UNEQUAL CHILDHOODS

Home circumstances give boost to budding table tennis player

Lim Qi, who is ranked 11th in her age group, at a practice session at the Singapore Table Tennis Association. The 12-year-old excels not only in table tennis but also in her studies.
Lim Qi, who is ranked 11th in her age group, at a practice session at the Singapore Table Tennis Association. The 12-year-old excels not only in table tennis but also in her studies.ST PHOTO: LIN ZHAOWEI

LIM QI

Then: Possessed wide vocabulary

Now: A strong table tennis player, who also excels in her studies

Not many children at the age of six would know the meaning of "oxymoron" but, when interviewed six years ago in kindergarten, Lim Qi not only knew the word but could also give examples such as "dark light and cold sun" to illustrate it.

Her vocabulary has only widened since then - she is able to use words like "benchmark", "gauge" and "resilience" in her conversation as well as describe and differentiate between odours such as "acrid", "rancid" and "putrid".

Her parents, Mr Roger Lim and Madam Yvonne Yeo, who run a communications firm and live in a landed home, attribute her wide vocabulary and intellectual curiosity at least partly to her pre-school education at EtonHouse International in Newton. It helped that she read widely and played online vocabulary games such as WordGirl.

She works hard and does not need any prodding from her parents. Whenever she comes across a word she does not know, she makes it a point to look up the meaning and create sentences using the word.

Throughout her pre-school and primary school years at Nanyang Primary School, her parents encouraged her to have varied pursuits, including playing the violin, dance, ceramic art and drawing, which she proclaimed a great love for in pre-school.

Now, she has become a strong table tennis player, apart from excelling in her studies.

Her mother, who studied in Central Saint Martins in London, says that she and her husband, who have two other children, are not pushy parents. "We really want Qi to explore her interests in as wide an area as possible. The funny thing is we didn't expose her to table tennis but she tried it in school, really liked it and showed potential in it, and so we have helped her pursue that."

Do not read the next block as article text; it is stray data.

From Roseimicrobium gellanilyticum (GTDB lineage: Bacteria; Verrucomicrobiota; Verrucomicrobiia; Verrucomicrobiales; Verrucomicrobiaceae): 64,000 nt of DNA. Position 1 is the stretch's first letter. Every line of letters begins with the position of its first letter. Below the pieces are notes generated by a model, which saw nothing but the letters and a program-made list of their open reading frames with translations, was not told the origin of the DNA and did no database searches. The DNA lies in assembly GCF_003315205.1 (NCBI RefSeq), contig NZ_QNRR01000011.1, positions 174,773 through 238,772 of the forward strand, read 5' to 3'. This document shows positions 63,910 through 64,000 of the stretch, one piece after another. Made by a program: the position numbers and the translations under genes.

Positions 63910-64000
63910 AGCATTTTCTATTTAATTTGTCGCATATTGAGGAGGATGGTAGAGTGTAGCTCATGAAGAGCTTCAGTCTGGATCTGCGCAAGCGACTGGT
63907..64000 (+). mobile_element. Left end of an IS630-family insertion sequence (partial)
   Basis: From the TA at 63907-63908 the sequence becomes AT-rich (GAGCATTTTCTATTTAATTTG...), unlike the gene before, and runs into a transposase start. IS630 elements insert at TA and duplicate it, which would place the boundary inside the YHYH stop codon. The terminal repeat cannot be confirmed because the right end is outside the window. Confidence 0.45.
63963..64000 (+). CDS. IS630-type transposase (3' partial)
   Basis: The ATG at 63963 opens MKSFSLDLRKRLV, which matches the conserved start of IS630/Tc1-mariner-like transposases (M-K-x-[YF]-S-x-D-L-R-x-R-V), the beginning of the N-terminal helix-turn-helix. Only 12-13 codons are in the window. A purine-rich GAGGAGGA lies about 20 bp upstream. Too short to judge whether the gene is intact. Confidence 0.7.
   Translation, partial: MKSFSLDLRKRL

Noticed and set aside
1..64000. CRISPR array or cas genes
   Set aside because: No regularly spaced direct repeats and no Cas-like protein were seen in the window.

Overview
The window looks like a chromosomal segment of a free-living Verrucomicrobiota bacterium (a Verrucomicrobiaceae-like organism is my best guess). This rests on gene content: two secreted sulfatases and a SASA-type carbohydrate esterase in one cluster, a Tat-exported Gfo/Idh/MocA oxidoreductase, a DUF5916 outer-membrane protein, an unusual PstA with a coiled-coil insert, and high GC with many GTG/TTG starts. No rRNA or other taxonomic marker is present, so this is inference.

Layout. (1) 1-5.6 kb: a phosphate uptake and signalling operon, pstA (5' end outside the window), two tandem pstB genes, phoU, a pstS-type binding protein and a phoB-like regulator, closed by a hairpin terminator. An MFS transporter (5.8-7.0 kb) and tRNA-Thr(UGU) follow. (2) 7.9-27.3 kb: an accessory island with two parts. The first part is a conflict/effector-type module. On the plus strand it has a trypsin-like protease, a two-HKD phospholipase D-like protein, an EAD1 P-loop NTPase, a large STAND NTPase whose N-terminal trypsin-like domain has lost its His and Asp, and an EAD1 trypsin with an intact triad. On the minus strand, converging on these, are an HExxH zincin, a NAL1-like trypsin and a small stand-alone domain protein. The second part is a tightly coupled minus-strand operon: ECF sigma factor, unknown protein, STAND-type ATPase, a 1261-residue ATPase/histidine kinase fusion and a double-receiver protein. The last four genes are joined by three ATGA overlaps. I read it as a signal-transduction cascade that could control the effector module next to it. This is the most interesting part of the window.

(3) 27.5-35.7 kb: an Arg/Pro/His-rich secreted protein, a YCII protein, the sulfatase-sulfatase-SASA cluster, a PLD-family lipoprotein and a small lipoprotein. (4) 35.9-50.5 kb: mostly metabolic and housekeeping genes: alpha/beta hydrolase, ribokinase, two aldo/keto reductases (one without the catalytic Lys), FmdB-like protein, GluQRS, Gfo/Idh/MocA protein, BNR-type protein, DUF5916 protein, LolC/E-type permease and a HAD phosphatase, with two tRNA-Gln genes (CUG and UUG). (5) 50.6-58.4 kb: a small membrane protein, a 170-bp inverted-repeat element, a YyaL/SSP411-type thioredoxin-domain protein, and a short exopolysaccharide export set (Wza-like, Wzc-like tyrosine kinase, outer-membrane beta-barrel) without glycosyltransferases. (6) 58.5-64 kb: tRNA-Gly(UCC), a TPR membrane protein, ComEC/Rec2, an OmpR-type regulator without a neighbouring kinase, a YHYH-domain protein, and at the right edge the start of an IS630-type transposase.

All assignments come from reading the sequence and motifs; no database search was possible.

Her parents take turns to ferry her to training at the Singapore Table Tennis Association (STTA) in Toa Payoh five times a week and go to tournaments with her, mostly in the region. Last year, they accompanied her to one in Belgium.

Now, at 12 years old in Nanyang Primary, Qi dreams of representing Singapore in table tennis and doing well enough academically to go on to realise her dream of becoming a medical doctor.

She is already in the STTA's junior development squad and is ranked 11th in her age group.

She is hoping to make it to Raffles Girls' School through the Direct School Admission scheme by using her talent in table tennis.

Qi remains way ahead of the two other girls who were featured alongside her six years back, when they were about to enter Primary 1.

One of the other girls, whose father is a lorry driver, lives in a three-room flat and the other, whose single mum worked then as a cleaner, lives in a rental one-room flat.

The gap that had opened up even before the girls went to kindergarten - because of their home circumstances - has only widened.

Said Mr Lim, who studied at the London School of Economics: "We know Qi is fortunate. We are in a position to give her the best opportunities in life.

"But there are many children whose parents are unable or don't have the means to provide as much. We feel that more should be done for them."

A version of this article appeared in the print edition of The Sunday Times on July 15, 2018, with the headline 'Home circumstances give boost to budding table tennis player'. Print Edition | Subscribe